And here’s a very recent bit of Mason’s common sensibility and respect for life:

The expression of social dominance following neonatal lesions of the amygdala or hippocampus in rhesus monkeys (Macaca mulatta). Bauman MD, Toscano JE, Mason WA, Lavenex P, Amaral DG. (Behav Neurosci. 2006 Aug;120(4):749-60.)
As part of ongoing studies on the neurobiology of socioemotional behavior in the nonhuman primate, the authors examined the social dominance hierarchy of juvenile macaque monkeys (Macaca mulatta) that received bilateral ibotenic acid lesions of the amygdala or the hippocampus or a sham surgical procedure at 2 weeks of age. The subjects were reared by their mothers with daily access to large social groups. Behavioral observations were conducted while monkeys were given access to a limited preferred food. This testing situation reliably elicited numerous species-typical dominance behaviors. All subjects were motivated to retrieve the food when tested individually. However, when a group of 6 monkeys was given access to only 1 container of the preferred food, the amygdala-lesioned monkeys had less frequent initial access to the food, had longer latencies to obtain the food, and demonstrated fewer species-typical aggressive behaviors. They were thus lower ranking on all indices of social dominance. The authors discuss these findings in relation to the role of the amygdala in the establishment of social rank and the regulation of aggression and fear.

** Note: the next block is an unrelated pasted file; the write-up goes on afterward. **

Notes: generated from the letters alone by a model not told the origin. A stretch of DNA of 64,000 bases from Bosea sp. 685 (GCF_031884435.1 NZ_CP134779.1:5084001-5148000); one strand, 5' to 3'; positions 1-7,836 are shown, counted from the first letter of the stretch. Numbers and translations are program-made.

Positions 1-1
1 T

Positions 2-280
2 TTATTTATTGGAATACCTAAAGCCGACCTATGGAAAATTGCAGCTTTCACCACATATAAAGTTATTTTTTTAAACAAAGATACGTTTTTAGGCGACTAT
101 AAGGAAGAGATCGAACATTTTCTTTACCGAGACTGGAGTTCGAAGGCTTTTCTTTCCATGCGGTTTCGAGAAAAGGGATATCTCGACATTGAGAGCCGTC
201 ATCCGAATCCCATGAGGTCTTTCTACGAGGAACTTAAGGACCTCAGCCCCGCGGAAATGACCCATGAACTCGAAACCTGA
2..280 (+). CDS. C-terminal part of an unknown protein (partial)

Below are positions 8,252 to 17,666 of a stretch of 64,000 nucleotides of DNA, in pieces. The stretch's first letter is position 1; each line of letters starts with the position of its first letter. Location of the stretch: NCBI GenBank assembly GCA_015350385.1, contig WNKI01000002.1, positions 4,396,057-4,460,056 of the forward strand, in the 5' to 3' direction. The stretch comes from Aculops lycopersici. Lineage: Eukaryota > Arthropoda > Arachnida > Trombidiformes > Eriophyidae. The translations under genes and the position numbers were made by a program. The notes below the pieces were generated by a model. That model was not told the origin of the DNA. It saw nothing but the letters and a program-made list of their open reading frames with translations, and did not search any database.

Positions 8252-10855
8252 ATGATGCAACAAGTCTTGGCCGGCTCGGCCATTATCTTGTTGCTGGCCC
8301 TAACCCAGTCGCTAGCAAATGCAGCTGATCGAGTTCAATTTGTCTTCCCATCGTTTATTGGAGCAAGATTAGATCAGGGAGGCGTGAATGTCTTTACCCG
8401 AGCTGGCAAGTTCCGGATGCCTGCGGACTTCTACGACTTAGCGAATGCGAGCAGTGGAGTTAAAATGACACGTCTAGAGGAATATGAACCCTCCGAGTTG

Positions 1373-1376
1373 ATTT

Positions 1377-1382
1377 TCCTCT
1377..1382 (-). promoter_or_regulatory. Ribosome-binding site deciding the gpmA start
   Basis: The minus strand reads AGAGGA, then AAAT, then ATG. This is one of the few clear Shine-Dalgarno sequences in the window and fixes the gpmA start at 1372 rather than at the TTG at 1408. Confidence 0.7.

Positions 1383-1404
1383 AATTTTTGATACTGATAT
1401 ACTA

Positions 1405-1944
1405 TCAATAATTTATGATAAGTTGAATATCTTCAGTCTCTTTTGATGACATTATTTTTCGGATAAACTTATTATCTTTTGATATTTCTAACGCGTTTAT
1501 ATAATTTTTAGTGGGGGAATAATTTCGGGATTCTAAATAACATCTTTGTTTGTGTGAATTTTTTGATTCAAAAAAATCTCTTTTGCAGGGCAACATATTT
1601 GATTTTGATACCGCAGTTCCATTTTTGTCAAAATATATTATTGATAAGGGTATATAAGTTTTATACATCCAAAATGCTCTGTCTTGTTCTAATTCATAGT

Traditionally, the American Society of Primatologists has been led by mentally ill sadists if their research publications are any judge. Sadly and disappointingly, many of the ASP members are people with common sensibilities and a respect for life. But these members remain quiet about the cruel and meaningless experiments conducted by their fellow members and the ASP leadership. Primatology must attract not only sadists but cowards as well.

1 comment:

David Weyeneth said...

A social worker acquaintance reported to me that she had seen a film depiction of Anna Freud in her post-WWII child care facility showing a German Shepherd dog kept with six war orphans in a play pen. Freud was said to use dog companion nannies to prevent the death of the infants placed in her care. Deborah Blum, in Love at Goon Park, p.189-191 cites Bill Mason of UC Davis as having used dogs to rear orphan monkeys. I would like any citations on Anna Freud using dogs to rear human orphans and comments on Blum's opinion (p. 59) that Bowlby's attachment parenting was unnecessary. David Weyeneth